Risk of Becoming Cocaine Dependent 24 Months After First Use
This study explores estimates for the risk of becoming cocaine dependent within 24 months after first use of the drug, and study subgroup variation in this risk. The study estimates are based on the National Household Survey on Drug Abuse conducted during 2000-2001, with a representative sample of US residents aged 12 years and older (n=114 241). A total of 1081 respondents were found to have used cocaine for the first time within 24 months prior to assessment. Between 5 and 6% of these recent-onset users had become cocaine dependent since onset of use. Less [corrected] risk of recent cocaine dependence soon after onset of cocaine use was found for female subjects, young adults aged 21-25 years, and non-Hispanic Black/African-Americans. Use of crack-cocaine and taking cocaine by injection were associated with having become cocaine dependent soon after onset of use. These epidemiologic findings help to quantify the continuing public health burden associated with new onsets of cocaine use in the 21st century. O 'Brien, M., and Anthony, J. Risk of Becoming Cocaine Dependent: Epidemiological Estimates for the United States, 2000-2001. Neuropsychopharmacology, 30(5), pp. 1006-1018, 2005.
Experimental, Late and Continuous Smoking and Problem Behaviors During Adolescence, Late Adolescence and Early Adulthood
In this study, the authors assessed the relationship between adolescent tobacco smoking and measures of inner control, deviant behavior, and associating with deviant peers, which are indicators of problem behavior. African American (N = 333) and Puerto Rican (N = 329) early adolescents completed questionnaires in their classrooms in 1990 at Time 1 (T1) and were individually interviewed thereafter when they were late adolescents in 1995 at Time 2 (T2) and as young adults in 2000 at Time 3 (T3). The authors used ordinary least squares regression analysis to assess the comparative association of adolescent smoking patterns at T1 and T2 and the young adult outcomes at T3; they controlled for demographic variables, level of the outcome measure at T2, and marijuana use at T2. The analyses suggested that experimental tobacco smokers demonstrated more problem behaviors than did nonsmokers, and late and continuous smokers demonstrated more problem behaviors as young adults than did experimental smokers and nonusers. These findings may provide a useful guide to a next step that involves translational research. Brook, J., Balka, E., Rosen, Z., Brook, D. and Adams, R. Tobacco Use in Adolescence: Longitudinal Links to Later Problem Behavior Among African American and Puerto Rican Urban Young Adults. J Genet Psychol, 166(2), pp. 133-151, 2005.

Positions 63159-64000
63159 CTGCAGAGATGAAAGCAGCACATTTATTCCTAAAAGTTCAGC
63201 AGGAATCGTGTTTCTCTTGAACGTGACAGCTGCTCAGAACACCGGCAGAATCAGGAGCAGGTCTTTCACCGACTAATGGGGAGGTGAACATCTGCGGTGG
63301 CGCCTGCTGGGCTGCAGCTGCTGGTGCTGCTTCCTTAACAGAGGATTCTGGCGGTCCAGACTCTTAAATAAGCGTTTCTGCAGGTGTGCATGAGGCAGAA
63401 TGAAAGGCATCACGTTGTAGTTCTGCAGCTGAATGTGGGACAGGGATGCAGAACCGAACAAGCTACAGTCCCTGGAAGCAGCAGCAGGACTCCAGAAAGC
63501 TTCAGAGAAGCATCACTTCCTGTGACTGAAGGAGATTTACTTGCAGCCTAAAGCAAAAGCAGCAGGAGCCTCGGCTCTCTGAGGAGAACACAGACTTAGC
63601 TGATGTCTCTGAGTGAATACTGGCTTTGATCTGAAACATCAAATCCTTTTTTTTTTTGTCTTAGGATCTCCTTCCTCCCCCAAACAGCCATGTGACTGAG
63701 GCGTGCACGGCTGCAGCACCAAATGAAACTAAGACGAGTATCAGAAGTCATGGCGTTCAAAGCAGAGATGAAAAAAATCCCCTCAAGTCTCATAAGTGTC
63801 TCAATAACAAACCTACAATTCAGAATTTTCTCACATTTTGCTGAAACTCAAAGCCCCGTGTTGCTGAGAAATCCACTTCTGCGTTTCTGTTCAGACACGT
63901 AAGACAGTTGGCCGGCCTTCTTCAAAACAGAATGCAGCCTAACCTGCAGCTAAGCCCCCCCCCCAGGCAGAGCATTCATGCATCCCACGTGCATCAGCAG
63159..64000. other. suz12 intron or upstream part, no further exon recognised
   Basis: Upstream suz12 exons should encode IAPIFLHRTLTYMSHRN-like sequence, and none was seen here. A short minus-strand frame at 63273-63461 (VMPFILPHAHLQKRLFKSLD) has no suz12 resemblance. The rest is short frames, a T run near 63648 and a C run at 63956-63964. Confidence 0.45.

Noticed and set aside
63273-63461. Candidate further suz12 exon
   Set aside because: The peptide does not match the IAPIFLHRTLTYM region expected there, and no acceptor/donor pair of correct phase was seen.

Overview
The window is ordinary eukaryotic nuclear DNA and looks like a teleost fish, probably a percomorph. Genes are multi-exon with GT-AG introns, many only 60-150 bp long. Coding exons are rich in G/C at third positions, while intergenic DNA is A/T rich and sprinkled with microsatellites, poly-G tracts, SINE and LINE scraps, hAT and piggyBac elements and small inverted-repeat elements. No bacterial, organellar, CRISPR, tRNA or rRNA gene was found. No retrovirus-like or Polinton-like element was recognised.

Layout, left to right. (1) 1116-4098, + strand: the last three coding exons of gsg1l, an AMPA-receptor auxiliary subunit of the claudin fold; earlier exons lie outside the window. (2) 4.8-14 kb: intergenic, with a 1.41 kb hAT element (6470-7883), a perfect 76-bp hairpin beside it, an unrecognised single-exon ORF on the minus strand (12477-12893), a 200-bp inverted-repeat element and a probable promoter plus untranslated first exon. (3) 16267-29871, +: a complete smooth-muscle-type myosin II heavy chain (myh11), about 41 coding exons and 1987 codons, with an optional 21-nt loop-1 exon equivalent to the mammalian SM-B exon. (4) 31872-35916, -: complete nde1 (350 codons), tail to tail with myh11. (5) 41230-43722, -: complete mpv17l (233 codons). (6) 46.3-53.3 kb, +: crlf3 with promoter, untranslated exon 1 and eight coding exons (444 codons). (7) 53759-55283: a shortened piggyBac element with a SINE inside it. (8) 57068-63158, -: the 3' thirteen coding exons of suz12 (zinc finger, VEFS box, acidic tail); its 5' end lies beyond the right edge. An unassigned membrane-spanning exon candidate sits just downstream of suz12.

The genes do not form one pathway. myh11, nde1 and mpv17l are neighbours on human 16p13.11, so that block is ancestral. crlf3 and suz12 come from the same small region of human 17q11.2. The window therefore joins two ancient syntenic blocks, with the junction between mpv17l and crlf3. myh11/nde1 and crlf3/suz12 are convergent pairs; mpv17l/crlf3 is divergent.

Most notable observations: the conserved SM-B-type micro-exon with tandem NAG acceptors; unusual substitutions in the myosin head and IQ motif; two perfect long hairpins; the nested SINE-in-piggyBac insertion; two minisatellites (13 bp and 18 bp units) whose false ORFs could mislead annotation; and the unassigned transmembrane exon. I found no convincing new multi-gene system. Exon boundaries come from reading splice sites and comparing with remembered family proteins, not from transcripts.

Community-Based Study of HBV Immunization among Young Adults
A community-based study of the prevalence and correlates of hepatitis B virus (HBV) infection and immunization was conducted among young adults in a "drug supermarket" neighborhood in New York City. Four hundred eighty-nine young adults ages 18-24 years were recruited from Bushwick, Brooklyn through multistage household probability sampling (n = 332) and targeted sampling (n = 157), interviewed, and tested for three hepatitis B markers (HBsAg, anti-HBc, and anti-HBs). Serological evidence of HBV infection was found in 8.0% (6.0% in the household sample and 12.1% in the targeted sample) and of hepatitis B immunization in 19.6% (22.6% in the household sample and 13.4% in the targeted sample). HBV infection was higher among young adults who either used crack or injected drugs and among those who traded sex for money or drugs. Having Medicaid was significantly associated with lower odds of infection in the household sample and higher odds of immunization in the targeted sample. Although adolescent hepatitis B immunization has been a public health priority in the United States since 1995, nearly three-quarters of young adults in this community did not have serological evidence of being either exposed or immunized. Whereas subsequent younger generations benefited from universal childhood hepatitis B immunization, this particular cohort of young adults who live in communities like Bushwick presents a unique group for prevention intervention. Kottiri, B., Friedman, S., Euler, G., Flom, P., Sandoval, M., Neaigus, A., Des Jarlais, D. and Zenilman, J. A Community-Based Study of Hepatitis B Infection and Immunization Among Young Adults in a High-Drug-Use Neighborhood in New York City. J Urban Health, 82(3), pp. 479-487, 2005.